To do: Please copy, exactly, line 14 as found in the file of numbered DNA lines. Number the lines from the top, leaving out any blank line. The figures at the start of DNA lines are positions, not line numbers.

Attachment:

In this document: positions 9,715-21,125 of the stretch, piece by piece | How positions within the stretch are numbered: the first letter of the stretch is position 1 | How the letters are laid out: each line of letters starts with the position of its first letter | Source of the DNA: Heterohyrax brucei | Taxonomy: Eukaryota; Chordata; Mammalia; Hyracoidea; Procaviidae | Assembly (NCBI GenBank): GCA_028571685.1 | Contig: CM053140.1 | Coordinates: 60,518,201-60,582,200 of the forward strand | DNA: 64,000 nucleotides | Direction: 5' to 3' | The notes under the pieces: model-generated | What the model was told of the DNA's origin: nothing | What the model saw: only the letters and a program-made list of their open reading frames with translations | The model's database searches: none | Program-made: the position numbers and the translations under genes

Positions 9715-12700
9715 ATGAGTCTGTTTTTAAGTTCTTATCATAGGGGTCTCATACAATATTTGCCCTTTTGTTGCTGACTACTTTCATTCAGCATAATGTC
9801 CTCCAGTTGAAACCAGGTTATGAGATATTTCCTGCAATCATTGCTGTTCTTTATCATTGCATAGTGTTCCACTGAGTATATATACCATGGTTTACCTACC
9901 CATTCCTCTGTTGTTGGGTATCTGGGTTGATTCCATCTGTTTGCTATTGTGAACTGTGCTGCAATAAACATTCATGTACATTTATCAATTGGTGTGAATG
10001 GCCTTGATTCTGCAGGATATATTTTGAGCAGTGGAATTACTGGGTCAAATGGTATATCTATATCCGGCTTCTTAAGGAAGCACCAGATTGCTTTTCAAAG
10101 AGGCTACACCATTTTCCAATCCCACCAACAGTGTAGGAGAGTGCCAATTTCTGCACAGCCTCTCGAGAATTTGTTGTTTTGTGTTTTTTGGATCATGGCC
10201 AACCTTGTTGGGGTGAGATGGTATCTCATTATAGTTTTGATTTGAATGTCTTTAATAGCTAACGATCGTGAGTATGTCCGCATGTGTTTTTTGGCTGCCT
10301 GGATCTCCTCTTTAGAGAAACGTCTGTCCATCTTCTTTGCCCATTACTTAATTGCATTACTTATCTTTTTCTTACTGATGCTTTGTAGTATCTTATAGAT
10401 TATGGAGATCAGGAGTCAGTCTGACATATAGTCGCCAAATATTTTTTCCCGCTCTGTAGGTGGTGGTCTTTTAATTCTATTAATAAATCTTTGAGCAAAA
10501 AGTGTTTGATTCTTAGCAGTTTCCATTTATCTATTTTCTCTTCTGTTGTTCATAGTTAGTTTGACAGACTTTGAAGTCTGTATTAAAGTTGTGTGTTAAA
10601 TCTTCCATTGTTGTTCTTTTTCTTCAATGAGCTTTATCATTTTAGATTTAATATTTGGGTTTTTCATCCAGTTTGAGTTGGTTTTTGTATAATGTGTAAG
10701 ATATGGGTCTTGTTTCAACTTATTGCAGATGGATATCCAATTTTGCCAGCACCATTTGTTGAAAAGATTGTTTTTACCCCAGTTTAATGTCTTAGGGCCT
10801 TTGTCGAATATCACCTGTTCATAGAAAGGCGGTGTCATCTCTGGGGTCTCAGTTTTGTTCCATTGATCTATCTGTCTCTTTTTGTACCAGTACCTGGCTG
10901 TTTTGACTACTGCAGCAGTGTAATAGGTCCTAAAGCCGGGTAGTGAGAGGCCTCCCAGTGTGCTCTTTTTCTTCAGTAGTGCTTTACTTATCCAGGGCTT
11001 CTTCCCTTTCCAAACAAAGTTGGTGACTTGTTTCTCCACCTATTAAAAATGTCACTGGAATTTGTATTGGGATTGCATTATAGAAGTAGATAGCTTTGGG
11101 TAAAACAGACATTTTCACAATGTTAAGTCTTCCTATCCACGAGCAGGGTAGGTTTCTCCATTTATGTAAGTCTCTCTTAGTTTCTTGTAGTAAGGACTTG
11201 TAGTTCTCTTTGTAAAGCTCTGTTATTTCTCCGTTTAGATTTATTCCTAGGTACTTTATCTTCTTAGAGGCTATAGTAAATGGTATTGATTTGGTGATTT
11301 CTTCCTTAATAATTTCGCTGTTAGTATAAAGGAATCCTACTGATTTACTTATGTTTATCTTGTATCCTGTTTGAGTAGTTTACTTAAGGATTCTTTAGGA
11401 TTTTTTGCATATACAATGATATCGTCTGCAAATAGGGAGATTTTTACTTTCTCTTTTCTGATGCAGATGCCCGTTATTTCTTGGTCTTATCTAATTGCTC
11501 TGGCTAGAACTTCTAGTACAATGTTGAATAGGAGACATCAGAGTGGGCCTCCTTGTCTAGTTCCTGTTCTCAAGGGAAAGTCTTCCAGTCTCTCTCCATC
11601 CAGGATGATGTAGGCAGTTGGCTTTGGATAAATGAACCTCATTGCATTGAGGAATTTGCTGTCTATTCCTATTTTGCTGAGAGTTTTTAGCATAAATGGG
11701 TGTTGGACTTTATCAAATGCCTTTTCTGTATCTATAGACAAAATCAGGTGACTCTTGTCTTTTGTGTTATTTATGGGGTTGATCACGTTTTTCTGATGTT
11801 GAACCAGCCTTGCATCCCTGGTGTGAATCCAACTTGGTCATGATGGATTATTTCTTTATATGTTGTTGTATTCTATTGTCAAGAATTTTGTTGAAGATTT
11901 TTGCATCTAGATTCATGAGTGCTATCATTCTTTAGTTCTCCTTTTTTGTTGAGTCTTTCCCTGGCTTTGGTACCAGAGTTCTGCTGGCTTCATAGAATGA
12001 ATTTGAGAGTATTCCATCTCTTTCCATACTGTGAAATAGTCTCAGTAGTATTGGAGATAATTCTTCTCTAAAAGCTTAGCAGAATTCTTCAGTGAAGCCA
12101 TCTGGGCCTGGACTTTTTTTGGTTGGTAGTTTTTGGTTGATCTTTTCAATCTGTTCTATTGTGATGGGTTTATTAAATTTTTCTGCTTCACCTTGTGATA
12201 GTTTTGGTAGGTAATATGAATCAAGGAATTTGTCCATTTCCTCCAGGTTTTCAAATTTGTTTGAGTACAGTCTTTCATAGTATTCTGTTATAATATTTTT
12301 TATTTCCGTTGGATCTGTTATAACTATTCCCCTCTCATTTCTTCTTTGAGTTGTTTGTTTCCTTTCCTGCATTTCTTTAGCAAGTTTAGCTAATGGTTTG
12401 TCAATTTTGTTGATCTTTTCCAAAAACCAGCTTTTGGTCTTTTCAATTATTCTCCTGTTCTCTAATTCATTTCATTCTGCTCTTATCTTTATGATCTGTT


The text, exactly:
10801 TTGTCGAATATCACCTGTTCATAGAAAGGCGGTGTCATCTCTGGGGTCTCAGTTTTGTTCCATTGATCTATCTGTCTCTTTTTGTACCAGTACCTGGCTG